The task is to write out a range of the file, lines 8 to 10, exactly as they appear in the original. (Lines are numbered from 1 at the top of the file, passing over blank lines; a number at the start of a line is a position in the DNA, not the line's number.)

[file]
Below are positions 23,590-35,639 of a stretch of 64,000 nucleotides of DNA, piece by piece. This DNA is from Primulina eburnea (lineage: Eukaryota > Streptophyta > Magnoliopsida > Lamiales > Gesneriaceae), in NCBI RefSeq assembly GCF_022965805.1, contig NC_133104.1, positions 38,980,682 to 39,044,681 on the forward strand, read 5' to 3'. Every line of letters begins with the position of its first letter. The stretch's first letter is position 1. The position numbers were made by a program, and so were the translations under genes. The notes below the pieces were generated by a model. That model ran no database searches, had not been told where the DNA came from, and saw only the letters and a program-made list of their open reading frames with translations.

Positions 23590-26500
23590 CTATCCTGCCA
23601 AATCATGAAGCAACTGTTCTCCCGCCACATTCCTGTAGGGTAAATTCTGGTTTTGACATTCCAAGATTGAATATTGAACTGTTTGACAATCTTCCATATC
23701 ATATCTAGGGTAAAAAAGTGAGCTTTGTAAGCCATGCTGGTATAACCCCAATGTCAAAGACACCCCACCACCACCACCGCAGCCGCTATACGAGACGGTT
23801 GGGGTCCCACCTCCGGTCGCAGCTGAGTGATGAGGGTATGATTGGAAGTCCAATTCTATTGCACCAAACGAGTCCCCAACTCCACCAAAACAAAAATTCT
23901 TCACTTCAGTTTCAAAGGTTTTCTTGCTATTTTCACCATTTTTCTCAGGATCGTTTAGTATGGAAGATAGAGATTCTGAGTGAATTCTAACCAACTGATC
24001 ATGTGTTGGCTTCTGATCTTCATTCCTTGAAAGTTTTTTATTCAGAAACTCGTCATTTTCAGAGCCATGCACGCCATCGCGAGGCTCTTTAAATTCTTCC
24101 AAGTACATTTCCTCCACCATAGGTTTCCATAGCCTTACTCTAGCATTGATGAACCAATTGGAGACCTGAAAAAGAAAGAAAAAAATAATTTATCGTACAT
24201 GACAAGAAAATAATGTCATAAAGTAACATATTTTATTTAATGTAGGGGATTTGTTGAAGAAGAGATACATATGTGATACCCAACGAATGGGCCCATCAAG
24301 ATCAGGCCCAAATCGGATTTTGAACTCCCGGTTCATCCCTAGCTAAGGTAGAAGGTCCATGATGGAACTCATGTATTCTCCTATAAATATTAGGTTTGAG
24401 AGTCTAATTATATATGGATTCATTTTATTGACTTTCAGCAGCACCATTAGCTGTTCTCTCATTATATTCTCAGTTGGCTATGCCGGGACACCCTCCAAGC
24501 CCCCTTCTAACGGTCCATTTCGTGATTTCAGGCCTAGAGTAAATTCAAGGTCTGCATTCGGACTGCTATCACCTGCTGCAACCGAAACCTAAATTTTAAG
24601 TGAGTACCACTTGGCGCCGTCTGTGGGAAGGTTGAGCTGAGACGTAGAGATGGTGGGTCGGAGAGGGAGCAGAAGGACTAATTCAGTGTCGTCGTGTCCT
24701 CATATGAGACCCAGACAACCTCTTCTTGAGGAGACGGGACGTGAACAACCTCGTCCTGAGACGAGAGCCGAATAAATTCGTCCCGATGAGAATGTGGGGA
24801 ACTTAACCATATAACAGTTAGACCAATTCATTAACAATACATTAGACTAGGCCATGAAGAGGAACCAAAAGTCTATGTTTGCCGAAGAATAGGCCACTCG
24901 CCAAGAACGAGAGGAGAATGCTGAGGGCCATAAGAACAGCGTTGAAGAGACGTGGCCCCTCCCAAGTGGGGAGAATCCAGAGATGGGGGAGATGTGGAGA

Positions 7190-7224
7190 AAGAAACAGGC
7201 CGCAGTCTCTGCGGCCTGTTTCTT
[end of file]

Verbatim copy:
24001 ATGTGTTGGCTTCTGATCTTCATTCCTTGAAAGTTTTTTATTCAGAAACTCGTCATTTTCAGAGCCATGCACGCCATCGCGAGGCTCTTTAAATTCTTCC
24101 AAGTACATTTCCTCCACCATAGGTTTCCATAGCCTTACTCTAGCATTGATGAACCAATTGGAGACCTGAAAAAGAAAGAAAAAAATAATTTATCGTACAT
24201 GACAAGAAAATAATGTCATAAAGTAACATATTTTATTTAATGTAGGGGATTTGTTGAAGAAGAGATACATATGTGATACCCAACGAATGGGCCCATCAAG